Spain’s Most Important Problems
ASEP has frequently asked since 2004 about the problems that citizens believe are the most important for Spain. Each R could mention up to three problems, for which reason the sum of all percentages is always larger than 100. This month, the most cited problems are housing (39%), unemployment (34%), terrorism (33%), immigration (27%) and salaries (20%).
Fears of Spaniards
Since some time ago ASEP has also been asking about Spaniards’ most important fears. According to this month’s data, Spaniards’ main fear is to contract a serious and incurable sickness, followed by the fear to suffer a terrorist attempt from ETA, and finally the fear to have a traffic accident, motorcycle or car.
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</u>: National stratified sample by region and size of habitat, random selection of municipalities and census sections (about 130 sampling points), random routes and final selection of respondent in the household based on stratification by sex and age. A total of 1,201 face-to-face interviews were obtained at respondent’s home in January 15 to 17. Research direction: ASEP.</td></tr>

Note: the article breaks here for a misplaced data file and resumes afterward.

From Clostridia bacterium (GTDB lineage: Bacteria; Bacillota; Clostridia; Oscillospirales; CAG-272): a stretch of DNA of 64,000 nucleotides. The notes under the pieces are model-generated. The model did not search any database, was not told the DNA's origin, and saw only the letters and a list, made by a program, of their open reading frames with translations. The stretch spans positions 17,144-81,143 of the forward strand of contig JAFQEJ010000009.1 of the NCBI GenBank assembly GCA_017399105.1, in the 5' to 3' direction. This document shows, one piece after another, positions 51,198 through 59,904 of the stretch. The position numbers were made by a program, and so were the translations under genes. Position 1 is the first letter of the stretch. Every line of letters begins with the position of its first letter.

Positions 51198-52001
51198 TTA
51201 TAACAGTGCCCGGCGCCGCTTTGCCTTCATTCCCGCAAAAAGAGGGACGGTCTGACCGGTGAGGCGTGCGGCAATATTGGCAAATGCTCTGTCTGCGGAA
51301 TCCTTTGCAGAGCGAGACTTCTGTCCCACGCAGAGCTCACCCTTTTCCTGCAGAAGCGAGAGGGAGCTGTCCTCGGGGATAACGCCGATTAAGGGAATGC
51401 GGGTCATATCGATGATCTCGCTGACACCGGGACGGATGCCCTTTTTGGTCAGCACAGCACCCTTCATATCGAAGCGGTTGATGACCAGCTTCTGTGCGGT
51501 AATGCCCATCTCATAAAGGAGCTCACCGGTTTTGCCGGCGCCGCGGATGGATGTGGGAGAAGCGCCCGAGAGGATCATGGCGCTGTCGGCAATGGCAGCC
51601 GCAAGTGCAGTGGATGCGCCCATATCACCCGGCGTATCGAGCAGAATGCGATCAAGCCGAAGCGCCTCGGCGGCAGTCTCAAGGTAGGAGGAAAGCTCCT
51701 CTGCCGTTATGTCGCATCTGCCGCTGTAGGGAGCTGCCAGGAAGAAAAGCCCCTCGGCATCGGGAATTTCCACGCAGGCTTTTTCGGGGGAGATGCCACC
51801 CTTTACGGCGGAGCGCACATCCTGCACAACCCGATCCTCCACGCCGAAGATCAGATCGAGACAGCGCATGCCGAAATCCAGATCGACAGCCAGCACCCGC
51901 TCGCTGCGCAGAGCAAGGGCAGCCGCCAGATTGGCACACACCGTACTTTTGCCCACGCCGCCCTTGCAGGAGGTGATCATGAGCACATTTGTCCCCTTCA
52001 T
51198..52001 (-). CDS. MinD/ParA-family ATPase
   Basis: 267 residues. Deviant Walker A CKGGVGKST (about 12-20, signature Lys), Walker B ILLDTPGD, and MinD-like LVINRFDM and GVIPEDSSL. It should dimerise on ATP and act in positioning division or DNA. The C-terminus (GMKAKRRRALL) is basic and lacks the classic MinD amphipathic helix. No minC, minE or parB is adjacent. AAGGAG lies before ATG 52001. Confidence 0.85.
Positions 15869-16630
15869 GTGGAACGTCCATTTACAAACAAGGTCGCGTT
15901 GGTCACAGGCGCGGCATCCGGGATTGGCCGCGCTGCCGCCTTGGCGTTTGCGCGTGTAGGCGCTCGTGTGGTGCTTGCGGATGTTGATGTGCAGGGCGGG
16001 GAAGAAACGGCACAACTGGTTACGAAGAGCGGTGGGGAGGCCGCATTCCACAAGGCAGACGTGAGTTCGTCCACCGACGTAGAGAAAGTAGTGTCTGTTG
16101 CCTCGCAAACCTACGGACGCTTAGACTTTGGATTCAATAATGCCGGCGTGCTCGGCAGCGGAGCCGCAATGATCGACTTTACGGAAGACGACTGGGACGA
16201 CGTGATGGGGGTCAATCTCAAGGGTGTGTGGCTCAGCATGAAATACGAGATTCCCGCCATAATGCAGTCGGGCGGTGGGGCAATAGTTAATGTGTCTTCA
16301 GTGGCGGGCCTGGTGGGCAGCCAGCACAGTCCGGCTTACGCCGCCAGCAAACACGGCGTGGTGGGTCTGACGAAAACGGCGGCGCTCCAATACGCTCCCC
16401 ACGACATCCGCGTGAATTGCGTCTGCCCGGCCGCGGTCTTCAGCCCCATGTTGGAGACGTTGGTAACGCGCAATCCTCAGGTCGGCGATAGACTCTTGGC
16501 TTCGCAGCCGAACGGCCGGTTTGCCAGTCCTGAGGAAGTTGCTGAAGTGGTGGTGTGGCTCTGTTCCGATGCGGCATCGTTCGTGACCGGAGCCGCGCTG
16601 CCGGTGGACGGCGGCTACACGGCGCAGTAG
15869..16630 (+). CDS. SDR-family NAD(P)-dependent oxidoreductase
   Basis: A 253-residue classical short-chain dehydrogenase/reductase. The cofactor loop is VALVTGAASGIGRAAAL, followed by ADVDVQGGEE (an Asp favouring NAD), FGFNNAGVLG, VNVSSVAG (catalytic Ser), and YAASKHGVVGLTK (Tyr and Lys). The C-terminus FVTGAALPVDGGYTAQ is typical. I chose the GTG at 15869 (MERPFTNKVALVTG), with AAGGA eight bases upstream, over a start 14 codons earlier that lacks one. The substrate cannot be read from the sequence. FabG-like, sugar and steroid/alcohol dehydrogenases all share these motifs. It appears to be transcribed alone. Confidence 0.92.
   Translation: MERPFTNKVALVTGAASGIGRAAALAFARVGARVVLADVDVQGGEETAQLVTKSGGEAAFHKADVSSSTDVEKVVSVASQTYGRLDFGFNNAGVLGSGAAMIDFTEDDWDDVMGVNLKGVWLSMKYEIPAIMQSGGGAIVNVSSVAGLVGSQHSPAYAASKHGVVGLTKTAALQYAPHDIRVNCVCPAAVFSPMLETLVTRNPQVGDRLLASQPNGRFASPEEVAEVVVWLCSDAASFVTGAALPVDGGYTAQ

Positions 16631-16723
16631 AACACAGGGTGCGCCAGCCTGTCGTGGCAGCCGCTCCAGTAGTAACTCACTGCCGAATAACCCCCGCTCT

June 2011. Summary of results of the survey
January 2009. Summary of results of the survey
June 2008: Summary of results of the survey
May 2008: Summary of results of the survey
April 2008: Summary of results of the survey
February 2008: Summary of results of the survey
January 2008: Summary of results of the survey
December 2007: Summary of results of the survey
November 2007: Summary of results of the survey
October 2007: Summary of results of the survey
September 2007: Summary of results of the survey
July 2007: Summary of results of the survey